Still no plans for New Year's Eve? You only have a few days left to plan, but here's a last-minute suggestion that features some of the most important dishes for celebrating the New Year: oysters, cabbage and greens. (No black-eyed peas, but you can make yourself a pot of those the next day as a combination hangover cure/good luck charm.)
Down House has planned an evening of food, friends, music and festivities for its second annual New Year's Eve bash. The evening includes a four-course dinner paired with beer, wine and cocktails, a Champagne toast at midnight, a live DJ and dancing -- it's everything you could possibly want in one, tidy package.
The menu features the following courses:
- Raw Gulf oysters on the half shell
- Seasonal green salad
- Honey-glazed roast quail, spicy rice grits, tempura greens and dashi
- Braised short ribs, roast oyster mushrooms, rumbledethumps and an herb salad
- A special New Year's Eve dessert
The $100 ticket price includes tax and gratuity (this is seriously a steal), and a ticketed reservation is required. Tickets can be purchased through Event Brite or in person at the restaurant.
If you haven't yet tried Peruvian favorite Latin Bites, chef Roberto Castre has created the perfect menu to get acquainted with his South American cuisine. The Tanglewood-area restaurant is kicking off the new year by introducing a series of monthly Chef Tasting menus, starting on Tuesday, January 15.
Castre invites visitors to explore new menus every month, each with a special theme and seasonally-inspired ingredients. In addition, diners will be able to mingle and talk with visiting mixologists, winemakers and other guest chefs. After the initial dinner on January 15, Latin Bites will host these Chef Tasting nights on the second Tuesday of every month.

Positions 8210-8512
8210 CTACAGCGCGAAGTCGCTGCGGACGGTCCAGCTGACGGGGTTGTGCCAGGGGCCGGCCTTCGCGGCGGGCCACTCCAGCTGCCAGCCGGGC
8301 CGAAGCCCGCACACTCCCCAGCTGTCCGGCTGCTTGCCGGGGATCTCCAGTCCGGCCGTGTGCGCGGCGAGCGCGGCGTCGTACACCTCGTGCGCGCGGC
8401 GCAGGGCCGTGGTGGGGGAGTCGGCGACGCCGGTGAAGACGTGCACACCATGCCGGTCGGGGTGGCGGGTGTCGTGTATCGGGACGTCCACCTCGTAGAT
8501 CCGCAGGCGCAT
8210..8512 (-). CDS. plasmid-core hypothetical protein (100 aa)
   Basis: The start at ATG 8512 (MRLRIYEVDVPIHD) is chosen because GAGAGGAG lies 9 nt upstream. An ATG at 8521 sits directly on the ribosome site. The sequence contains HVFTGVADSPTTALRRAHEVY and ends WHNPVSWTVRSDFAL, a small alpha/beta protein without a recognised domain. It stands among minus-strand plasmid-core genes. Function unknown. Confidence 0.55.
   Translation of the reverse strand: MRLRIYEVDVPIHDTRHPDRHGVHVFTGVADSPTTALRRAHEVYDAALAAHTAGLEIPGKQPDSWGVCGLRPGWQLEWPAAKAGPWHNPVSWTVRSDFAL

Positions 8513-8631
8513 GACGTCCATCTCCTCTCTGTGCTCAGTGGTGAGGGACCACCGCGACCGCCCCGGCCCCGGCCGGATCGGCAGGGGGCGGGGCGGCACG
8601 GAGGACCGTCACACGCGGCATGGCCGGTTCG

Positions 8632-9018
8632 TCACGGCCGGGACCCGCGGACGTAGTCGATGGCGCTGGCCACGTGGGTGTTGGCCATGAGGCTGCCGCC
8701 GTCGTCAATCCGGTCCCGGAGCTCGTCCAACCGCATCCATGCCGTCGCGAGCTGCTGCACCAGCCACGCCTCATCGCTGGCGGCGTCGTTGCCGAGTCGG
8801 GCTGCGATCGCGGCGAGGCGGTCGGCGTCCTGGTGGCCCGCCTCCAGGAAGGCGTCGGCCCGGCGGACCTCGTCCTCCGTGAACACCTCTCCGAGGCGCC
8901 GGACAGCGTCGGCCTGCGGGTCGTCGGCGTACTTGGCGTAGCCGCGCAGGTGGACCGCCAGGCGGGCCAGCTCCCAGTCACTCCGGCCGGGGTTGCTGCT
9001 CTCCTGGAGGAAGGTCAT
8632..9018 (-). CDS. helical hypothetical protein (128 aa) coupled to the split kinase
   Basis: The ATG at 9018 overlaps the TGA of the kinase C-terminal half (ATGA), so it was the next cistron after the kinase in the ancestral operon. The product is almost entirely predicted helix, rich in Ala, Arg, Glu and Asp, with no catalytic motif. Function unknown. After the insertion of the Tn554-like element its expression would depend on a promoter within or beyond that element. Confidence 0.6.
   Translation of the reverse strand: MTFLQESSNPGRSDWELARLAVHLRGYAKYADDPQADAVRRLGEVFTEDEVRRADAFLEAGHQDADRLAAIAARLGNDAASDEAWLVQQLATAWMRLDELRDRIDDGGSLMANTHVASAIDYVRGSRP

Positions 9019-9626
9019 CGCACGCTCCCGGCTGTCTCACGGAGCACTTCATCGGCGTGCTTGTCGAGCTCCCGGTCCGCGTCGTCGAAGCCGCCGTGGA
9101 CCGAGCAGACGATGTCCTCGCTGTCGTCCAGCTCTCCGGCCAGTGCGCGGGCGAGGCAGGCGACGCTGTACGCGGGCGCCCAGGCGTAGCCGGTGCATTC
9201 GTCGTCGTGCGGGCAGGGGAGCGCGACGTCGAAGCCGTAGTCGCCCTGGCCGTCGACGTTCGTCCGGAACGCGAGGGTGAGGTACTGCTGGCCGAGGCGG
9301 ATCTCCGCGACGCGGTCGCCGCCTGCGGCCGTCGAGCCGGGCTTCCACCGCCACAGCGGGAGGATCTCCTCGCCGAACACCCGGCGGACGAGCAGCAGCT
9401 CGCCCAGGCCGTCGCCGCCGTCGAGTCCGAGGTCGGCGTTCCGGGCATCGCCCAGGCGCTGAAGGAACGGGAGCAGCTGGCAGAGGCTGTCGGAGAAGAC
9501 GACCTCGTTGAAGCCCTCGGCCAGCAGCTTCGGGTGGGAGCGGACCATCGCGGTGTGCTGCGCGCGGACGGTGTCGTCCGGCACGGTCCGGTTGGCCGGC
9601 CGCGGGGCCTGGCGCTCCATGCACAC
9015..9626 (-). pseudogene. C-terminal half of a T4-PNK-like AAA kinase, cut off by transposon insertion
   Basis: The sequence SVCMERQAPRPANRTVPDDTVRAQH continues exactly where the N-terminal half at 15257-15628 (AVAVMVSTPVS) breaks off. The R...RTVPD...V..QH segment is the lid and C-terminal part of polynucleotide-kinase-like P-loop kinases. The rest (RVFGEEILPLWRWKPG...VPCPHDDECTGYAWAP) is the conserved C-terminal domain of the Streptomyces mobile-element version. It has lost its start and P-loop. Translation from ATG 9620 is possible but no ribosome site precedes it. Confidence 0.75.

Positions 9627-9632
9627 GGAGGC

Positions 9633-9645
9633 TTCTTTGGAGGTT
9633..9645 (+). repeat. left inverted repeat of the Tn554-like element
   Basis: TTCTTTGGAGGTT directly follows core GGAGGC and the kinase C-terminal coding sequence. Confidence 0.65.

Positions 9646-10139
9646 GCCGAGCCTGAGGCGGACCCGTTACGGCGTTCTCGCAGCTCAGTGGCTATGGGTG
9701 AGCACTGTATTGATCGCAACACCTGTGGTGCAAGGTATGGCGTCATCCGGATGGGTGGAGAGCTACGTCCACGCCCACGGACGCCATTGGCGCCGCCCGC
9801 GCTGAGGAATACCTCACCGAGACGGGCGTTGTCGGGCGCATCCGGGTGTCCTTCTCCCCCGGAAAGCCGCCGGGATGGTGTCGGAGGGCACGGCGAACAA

The first dinner runs from 5:30 to 9 p.m. and will feature six courses. The cost is $60 a person, with an additional $30 for wine pairings or $40 for cocktail pairings. (We don't recommend doing both.) Call 713-229-8369 for reservations.
In celebration of Roost's one-year anniversary, chef Kevin Naderi is rolling out a whole new menu - almost. "We're honored to have such great support and people who appreciate that our menu is always evolving," said Naderi, "but I also wanted to bring a few of the favorites back as we celebrate our first anniversary."
Those old favorites include the bread service from Slow Dough with Naderi's special pimento cheese-infused butter, his country-fried Bandera quail served with jalapeno pickles, a buttery biscuit and cream gravy and, of course, his famous roasted cauliflower with bonito flakes. New menu items include a quinoa-and-spinach-stuffed poblano pepper with red beet hash and chocolate mole, Patagonia salmon served with dill and garlic creamed cabbage and a wild mushroom strudel topped with blue cheese mousse, arugula and hazelnut oil.
The new menu and a new year doesn't mean that a few other old favorites aren't sticking around too, though: Roost's extremely generous happy hour still takes place Monday through Saturday from 4 to 6:30 p.m., and still features 50 percent off all wine, beer and sake.
Bistro Provence is reviving an old French tradition this year by selling King's Cake every day leading up to King's Day on Sunday, January 6. This French King's Cake is the predecessor to the Mardi Gras King's Cake that most Texans - and Louisianans, of course - are more familiar with. Rather than a gaudy, multi-colored confection with a baby Jesus baked inside, traditional French King's Cake is a crown-shaped puff pastry filled with a buttery, almond past filling.
The King's Cake tradition is centered on the Christian religion's feast of Epiphany, celebrating the 12th day after Christmas when the three kings found the infant Jesus in Bethlehem. The cake is made in the shape of the magi's head gear, and it became common to bake a coin or bean into the cake. The person who finds the surprise - symbolizing finding the Christ child - is supposed to experience good fortune.
For those wanting to enjoy this cake on the day it was originally created for, King's Day, Bistro Provence will be baking the classic French version the day before for pick-up. The cost is $28 plus tax. Orders must be made no later than Friday morning, January 4, but be warned: The cakes should never be eaten before King's Day or after Fat Tuesday, the beginning of lent.
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